Leading in times of crisis

by Peter Liepolt, 27.03.2020

Leading in times of crisis

by Peter Liepolt, 27.03.2020

Peter LiepoltHead of Leadership Management

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One of the key expectations employees have of managers is “presence”. Presence also means physical presence in times of crisis: when there is a fire, the boss must be on the spot, setting an example and outlining the way. Because in times of crisis, employees are also insecure. In many conversations with customers, business partners and my private environment, I hear that many employees want more leadership in this unsettling “corona time” – even in pluralistic organizations whose culture is characterized by personal responsibility. In doing so, they are concerned with many questions: How do I behave? Do we cancel appointments with customers? Should I work from home? Do I have to or should I let someone know if there is a suspicious case with a customer? And who do I tell and who do I actually ask?

Times of crisis have it in themselves that it is not easy to make the right decisions. This is inherent in the system, so to speak. But here and now it is important to show presence and reduce uncertainty. It is not so important to be physically present, but rather to find the right words in a group call or even by e-mail – and thus to be present. Here are my tips for managers in times of crisis:

#1 Be realistic and adjust costs and structures

Every day, every hour, sometimes even every minute the situation is changing. Last week, “disproportionate measures” were still being discussed. Today borders and airports are closed, in some countries there is a curfew.

All those born in Germany after the Second World War have never experienced such a situation. Managers must face reality immediately and quickly. Waiting out the crisis and waiting for the infection figures to die down is grossly negligent. Managers must follow developments closely and promptly and optimize cost structures. Cash management is of existential importance especially now. Check critically and honestly in which projects there are cancellations, failures or postponements on the part of customers or on the part of employees providing services and reassess the situation daily.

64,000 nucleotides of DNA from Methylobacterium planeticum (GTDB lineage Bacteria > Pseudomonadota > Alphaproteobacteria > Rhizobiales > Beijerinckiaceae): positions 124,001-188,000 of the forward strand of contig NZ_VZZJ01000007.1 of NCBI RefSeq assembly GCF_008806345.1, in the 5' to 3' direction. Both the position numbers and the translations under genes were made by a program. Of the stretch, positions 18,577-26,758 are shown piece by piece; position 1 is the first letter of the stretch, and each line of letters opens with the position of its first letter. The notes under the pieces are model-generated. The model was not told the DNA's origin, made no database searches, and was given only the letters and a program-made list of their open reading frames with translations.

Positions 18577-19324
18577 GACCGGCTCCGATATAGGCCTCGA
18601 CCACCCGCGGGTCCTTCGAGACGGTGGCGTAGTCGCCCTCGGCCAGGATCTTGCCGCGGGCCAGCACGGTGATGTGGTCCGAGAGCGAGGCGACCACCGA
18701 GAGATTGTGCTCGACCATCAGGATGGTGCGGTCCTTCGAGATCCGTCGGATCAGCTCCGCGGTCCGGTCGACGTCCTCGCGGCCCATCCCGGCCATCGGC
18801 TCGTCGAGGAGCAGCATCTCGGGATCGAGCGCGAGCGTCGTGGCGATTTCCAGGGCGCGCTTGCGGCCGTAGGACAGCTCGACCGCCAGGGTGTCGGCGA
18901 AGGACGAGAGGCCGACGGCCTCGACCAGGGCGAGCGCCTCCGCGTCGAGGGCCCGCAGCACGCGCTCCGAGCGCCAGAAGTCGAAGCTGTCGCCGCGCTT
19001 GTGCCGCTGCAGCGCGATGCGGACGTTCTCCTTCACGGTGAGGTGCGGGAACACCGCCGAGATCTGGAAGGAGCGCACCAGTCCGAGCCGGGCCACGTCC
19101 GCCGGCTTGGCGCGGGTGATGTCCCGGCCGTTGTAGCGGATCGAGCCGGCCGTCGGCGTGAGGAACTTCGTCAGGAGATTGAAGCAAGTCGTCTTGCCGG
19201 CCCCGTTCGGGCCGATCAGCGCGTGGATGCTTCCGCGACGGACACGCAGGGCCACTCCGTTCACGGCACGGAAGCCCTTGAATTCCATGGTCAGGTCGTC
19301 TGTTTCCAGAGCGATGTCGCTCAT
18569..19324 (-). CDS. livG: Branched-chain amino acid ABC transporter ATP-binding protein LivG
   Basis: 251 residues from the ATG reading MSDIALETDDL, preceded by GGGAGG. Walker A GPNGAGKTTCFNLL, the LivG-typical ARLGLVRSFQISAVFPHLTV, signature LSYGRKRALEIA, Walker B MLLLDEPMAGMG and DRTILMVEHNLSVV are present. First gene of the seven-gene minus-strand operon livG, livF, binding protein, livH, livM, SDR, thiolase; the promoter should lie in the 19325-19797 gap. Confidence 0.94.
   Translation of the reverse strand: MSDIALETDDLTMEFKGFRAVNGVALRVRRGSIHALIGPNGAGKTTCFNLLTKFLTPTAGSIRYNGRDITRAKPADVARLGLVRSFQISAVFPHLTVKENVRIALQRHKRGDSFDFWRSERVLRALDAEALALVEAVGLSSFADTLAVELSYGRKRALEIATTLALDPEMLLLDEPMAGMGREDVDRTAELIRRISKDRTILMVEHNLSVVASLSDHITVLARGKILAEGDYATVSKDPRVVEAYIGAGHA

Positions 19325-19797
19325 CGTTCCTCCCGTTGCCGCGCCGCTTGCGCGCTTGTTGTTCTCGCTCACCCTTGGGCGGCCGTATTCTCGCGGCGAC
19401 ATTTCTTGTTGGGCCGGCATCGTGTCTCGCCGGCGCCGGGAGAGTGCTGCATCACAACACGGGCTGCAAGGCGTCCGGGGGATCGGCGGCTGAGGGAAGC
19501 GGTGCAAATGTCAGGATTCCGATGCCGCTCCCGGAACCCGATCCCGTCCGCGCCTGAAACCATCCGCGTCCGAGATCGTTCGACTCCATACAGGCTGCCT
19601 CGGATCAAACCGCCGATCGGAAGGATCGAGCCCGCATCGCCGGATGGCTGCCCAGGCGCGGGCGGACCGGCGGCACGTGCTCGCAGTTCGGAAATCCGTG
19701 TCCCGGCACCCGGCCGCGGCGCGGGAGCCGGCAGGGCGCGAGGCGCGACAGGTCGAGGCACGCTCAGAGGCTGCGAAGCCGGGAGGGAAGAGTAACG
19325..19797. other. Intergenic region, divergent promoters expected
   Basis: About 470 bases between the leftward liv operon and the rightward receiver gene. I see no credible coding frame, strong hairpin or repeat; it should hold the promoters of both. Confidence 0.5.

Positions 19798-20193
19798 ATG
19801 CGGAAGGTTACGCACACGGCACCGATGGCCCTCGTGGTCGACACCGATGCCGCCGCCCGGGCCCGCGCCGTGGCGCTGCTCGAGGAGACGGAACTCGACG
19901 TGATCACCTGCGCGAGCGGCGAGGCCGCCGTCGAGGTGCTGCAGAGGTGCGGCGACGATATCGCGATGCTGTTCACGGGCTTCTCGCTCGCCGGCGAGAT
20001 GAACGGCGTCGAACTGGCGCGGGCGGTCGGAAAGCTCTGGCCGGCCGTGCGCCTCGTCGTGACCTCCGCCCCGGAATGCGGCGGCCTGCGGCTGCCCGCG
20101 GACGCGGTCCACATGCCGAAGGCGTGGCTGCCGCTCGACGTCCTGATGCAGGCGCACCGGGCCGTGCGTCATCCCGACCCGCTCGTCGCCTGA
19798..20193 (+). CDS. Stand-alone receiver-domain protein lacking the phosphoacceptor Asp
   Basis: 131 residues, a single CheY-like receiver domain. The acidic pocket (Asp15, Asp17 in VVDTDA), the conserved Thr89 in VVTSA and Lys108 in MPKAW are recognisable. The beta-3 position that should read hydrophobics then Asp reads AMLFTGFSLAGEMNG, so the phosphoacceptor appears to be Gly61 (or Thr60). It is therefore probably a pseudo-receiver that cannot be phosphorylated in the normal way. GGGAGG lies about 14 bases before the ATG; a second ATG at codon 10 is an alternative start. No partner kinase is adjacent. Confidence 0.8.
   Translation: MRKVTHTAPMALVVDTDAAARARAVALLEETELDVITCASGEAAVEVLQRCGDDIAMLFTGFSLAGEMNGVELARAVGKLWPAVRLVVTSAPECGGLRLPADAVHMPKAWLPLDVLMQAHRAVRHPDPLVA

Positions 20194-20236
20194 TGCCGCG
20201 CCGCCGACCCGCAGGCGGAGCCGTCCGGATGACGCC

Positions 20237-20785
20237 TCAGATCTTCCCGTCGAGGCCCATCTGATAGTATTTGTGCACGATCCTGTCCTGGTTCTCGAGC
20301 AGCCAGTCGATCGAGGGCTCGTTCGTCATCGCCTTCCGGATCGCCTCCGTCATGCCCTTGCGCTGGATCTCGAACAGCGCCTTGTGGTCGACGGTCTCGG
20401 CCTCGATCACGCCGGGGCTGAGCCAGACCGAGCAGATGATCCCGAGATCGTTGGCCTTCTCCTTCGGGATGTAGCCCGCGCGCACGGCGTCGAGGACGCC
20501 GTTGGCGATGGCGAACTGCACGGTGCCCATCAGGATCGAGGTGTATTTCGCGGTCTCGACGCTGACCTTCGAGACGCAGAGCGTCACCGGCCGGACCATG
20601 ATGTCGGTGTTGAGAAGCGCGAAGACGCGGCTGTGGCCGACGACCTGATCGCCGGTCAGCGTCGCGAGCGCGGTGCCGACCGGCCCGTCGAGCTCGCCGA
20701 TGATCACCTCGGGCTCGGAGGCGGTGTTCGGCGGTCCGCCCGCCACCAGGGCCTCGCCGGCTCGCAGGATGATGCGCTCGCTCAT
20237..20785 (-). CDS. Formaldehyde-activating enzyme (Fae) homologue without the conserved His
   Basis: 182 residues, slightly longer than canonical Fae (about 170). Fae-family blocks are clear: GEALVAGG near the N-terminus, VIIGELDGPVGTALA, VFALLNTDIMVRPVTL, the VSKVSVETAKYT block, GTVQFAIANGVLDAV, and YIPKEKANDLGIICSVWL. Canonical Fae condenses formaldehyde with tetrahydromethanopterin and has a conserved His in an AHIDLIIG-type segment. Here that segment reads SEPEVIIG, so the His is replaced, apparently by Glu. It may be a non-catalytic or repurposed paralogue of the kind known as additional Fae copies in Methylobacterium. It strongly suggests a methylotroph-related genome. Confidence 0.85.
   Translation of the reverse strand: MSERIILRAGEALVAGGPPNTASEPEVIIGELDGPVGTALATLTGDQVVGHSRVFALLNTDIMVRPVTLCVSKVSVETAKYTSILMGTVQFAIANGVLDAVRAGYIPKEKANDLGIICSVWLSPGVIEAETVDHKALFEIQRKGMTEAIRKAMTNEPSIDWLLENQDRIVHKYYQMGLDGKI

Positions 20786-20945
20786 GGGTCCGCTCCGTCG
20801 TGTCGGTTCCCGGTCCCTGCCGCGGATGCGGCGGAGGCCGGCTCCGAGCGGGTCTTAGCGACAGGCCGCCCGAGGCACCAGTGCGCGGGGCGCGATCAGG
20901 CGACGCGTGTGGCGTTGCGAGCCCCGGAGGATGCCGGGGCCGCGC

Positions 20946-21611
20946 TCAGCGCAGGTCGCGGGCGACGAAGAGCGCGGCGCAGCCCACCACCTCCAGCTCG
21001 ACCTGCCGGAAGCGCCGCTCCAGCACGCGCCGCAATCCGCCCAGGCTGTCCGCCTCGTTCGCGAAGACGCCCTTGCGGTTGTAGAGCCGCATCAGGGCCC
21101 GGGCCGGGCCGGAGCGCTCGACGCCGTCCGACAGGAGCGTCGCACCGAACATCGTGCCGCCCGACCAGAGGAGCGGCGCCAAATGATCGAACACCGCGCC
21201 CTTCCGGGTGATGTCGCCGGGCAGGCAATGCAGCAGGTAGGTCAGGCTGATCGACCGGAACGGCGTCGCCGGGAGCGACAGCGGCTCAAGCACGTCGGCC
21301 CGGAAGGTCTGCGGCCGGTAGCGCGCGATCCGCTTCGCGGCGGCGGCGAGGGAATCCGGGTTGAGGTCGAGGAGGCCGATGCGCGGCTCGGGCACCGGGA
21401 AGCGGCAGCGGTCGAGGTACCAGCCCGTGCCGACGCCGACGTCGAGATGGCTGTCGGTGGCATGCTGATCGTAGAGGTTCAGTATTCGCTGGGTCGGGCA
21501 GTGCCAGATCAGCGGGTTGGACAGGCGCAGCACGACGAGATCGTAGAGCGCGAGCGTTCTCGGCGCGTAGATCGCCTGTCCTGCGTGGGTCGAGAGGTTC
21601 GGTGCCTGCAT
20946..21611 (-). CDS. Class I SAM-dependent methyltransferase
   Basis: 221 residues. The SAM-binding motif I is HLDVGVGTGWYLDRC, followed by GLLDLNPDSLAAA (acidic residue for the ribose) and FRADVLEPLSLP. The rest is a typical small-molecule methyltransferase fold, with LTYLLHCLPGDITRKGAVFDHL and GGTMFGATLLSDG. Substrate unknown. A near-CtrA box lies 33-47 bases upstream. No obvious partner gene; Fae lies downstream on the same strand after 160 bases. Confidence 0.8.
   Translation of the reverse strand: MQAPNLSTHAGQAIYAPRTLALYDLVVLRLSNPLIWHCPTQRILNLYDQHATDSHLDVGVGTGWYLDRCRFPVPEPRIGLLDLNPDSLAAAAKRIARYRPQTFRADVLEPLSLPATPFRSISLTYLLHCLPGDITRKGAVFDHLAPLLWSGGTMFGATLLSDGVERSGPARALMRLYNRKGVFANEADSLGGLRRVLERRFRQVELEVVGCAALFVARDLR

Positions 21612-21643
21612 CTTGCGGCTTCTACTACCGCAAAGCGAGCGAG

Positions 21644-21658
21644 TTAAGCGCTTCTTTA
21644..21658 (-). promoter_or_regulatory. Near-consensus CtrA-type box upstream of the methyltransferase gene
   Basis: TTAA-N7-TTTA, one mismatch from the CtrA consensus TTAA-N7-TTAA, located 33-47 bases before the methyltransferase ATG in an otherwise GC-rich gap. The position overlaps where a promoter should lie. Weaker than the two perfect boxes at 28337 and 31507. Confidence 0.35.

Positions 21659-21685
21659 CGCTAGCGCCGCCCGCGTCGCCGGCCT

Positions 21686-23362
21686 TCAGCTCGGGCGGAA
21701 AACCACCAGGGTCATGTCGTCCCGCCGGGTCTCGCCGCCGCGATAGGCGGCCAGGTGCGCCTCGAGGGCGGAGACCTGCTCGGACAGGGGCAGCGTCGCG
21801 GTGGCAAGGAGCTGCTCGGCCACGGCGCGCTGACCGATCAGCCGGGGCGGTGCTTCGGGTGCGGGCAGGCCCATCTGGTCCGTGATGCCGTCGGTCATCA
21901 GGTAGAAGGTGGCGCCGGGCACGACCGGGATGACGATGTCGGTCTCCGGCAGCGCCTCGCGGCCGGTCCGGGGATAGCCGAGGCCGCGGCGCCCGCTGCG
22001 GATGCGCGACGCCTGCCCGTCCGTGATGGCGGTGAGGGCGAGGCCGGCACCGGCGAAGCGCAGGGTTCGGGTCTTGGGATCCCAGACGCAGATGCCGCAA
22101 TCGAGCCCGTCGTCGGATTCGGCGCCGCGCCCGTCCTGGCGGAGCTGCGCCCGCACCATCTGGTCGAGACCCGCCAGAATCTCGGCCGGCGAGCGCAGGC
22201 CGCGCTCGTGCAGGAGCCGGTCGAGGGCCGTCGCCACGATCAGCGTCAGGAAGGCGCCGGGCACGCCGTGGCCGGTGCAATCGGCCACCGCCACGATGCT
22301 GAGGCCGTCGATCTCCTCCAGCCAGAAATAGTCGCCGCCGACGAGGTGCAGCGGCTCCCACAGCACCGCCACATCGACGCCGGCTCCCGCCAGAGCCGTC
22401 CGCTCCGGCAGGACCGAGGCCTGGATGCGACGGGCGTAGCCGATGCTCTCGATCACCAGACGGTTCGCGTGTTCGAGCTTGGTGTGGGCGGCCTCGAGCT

#2 Be present, communicate transparently and provide clarity

When it burns, the boss has to be on site. This formula of leadership does not make sense in these infectious times in its originally conceived sense. Today in 2020, however, it is possible to be present. Skype, teams, group calls, video messages and phone calls provide the feeling that the boss is present. The desire for the presence of the leader arises from the fear and uncertainty of how to properly deal with the unknown situation.

No one expects leaders to suddenly be an epidemic or pandemic expert. However, employees expect clear instructions as to what to do or not to do within the uncertainty.

It’s not time to panic, even when sales break away. But there is nothing to gloss over. It is clear to everyone that these are special times that require special activities and sometimes also lead to the need to act against one’s own value system (e.g. freedom versus “stay at home”).

Explain what actions have priority now, what the plan is, and what goals they are derived from. But also exude confidence. Two weeks ago, I had gathered a dozen executives from a medium-sized, owner-managed company for a seminar. Parallel to the seminar, events were overblown with regard to bans, cancellations of events, behavior and injunctions by authorities and customers.

The owner and the management were on site at the company all day, informed each other, exchanged ideas with business partners, held discussions with customers, derived measures and revised processes, structures and processes. While a colleague took over my afternoon part as a speaker, we prepared the “Corona speech”.